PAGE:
It’s All About the Need

Even the most donor-focused nonprofits tend to talk a lot about their success.

And who could blame them? Through their good work, the hungry are fed, the homeless are sheltered, lives are transformed. We should celebrate that.

But what is really the root of that success? Simple. A need is being met. And that’s what interests donors.

That’s why we must make our fundraising about the opportunity to meet needs — rescue people from danger, pain, misery, and, especially, hell. Talk about an invitation your donors will eagerly accept! But only if they believe it will happen by supporting you.

Of course, we know that wrapped up in all of this is donor psychology and spirituality. They give for their own good reasons, primarily to achieve their individual charitable giving goals and to experience the deep satisfaction of selfless generosity. But, bottom line, they want to see a need met.

So as  fundraisers tasked with getting results, we should be talking about unmet need as often as we can.

Need exceeds

The testing on this is unassailable: need trumps success. Need trumps positive outcomes. Need even trumps hope. Masterworks has tested cultivation appeal letters that feature success against need. Need wins.

Don’t misunderstand. You should pile on the gratitude, consistently recognize donors, and share organizational accomplishments. But the best places to do that are in newsletters, report-backs, well-timed emails, and gift acknowledgements (both mailed and emailed).

My humble encouragement, then, is to resist the temptation to turn your appeal letters into success reports and thank-yous. To consistently get the gift, you must present donors with a compelling need that has not yet been met (or an attractive opportunity), tell them how the problem can be solved, invite them to get involved by giving, and wrap it all in genuine urgency.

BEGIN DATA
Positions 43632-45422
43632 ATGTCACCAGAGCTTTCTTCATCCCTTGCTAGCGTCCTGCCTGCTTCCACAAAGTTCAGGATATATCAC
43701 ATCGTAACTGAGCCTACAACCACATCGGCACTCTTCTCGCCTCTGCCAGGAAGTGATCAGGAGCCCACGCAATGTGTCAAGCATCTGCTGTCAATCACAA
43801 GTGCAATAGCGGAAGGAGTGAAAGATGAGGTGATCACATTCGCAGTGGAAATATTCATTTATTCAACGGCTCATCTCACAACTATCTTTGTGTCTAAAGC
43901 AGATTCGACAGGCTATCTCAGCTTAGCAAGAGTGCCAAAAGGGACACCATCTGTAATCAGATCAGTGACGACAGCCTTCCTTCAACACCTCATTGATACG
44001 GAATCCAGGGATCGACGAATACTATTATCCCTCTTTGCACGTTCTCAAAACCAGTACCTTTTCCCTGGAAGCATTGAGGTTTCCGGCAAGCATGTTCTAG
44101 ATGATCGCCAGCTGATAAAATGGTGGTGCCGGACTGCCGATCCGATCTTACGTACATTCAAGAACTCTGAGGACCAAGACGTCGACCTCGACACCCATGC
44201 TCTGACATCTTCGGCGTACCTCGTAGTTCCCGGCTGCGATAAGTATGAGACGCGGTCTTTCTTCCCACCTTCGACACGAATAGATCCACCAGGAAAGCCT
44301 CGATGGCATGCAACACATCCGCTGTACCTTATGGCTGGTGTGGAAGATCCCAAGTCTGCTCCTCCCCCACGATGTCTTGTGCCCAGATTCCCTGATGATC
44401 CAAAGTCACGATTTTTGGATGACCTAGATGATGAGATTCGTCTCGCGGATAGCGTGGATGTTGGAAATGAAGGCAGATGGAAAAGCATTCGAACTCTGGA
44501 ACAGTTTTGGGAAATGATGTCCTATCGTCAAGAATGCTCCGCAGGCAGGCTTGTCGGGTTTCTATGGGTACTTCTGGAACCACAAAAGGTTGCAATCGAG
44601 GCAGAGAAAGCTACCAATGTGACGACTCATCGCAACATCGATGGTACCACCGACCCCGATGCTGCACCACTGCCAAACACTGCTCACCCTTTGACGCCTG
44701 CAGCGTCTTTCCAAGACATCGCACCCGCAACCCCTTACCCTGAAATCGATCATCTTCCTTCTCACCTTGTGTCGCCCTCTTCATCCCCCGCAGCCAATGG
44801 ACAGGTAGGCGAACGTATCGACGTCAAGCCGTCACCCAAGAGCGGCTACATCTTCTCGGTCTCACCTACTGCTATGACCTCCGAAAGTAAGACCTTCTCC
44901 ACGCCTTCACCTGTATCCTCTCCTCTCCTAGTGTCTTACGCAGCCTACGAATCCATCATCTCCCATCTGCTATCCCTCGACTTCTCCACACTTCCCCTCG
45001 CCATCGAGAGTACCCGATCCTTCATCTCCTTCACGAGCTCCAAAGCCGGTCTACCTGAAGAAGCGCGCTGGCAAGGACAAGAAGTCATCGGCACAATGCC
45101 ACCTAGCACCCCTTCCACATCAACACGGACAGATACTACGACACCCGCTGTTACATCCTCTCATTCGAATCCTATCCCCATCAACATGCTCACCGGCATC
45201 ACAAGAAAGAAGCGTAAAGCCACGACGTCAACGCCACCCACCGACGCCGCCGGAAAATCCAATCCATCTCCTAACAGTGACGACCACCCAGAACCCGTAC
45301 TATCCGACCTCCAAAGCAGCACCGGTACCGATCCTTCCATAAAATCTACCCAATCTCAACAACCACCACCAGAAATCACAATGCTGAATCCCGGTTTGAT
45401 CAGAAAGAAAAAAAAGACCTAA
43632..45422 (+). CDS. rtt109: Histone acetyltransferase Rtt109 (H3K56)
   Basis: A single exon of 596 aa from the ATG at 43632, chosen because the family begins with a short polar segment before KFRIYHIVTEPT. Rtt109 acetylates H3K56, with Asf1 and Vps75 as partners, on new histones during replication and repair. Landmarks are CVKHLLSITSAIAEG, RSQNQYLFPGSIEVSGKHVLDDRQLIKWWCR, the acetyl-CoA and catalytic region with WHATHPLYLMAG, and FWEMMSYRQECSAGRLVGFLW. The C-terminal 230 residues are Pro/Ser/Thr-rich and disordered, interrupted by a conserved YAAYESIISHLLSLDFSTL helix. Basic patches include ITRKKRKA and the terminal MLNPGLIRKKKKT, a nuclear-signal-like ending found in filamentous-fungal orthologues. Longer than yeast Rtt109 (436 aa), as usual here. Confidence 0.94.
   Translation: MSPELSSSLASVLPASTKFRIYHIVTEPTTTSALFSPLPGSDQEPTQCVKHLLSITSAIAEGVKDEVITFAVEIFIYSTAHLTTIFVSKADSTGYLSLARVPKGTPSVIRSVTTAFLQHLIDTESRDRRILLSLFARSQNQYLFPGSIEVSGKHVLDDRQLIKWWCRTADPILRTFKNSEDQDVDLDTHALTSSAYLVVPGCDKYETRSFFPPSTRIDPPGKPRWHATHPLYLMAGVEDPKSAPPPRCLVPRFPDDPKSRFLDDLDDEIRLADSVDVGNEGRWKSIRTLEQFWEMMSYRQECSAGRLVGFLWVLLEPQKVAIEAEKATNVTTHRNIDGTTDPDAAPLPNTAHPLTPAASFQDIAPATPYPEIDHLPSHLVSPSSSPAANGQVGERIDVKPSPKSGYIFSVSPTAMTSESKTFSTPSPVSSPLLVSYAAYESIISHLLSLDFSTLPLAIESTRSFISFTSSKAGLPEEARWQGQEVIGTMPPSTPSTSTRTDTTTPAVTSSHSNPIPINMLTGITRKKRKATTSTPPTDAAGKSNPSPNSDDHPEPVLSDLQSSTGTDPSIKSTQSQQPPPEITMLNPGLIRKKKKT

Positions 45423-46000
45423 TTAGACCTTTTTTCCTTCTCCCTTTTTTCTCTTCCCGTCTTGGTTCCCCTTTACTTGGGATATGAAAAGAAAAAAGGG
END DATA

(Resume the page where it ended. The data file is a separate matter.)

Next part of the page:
A big need, a big promise

We have to hang on to this truth: Donors have no reason to give if your communication stream is focused too much on success. That’s because their unmistakable conclusion will be, “The problem has been solved. I don’t have to give.” Instead, base your fundraising on the tension your warmhearted partners will feel when they are presented with a need that will be met only if they give. Then they can come to the rescue… and feel good about it.

To do that, you’ll need strong resource — stories, photography, easy-to-digest program information, and more — all demonstrating the need clearly, with authentic emotion, and in a way that presents donors with a big promise: “Your gift right now will help solve this problem.”

In the end, some donors will help no matter what you say. For them, your latest appeal letter may be nothing more than a reminder that they haven’t given in a while. But why risk it by focusing on a person who has already been fed, healed, or saved by faith. So many more haven’t! It’s the chance to help that person — to answer a genuine need, crisis, or emergency — that will inspire even more of your supporters to give generously.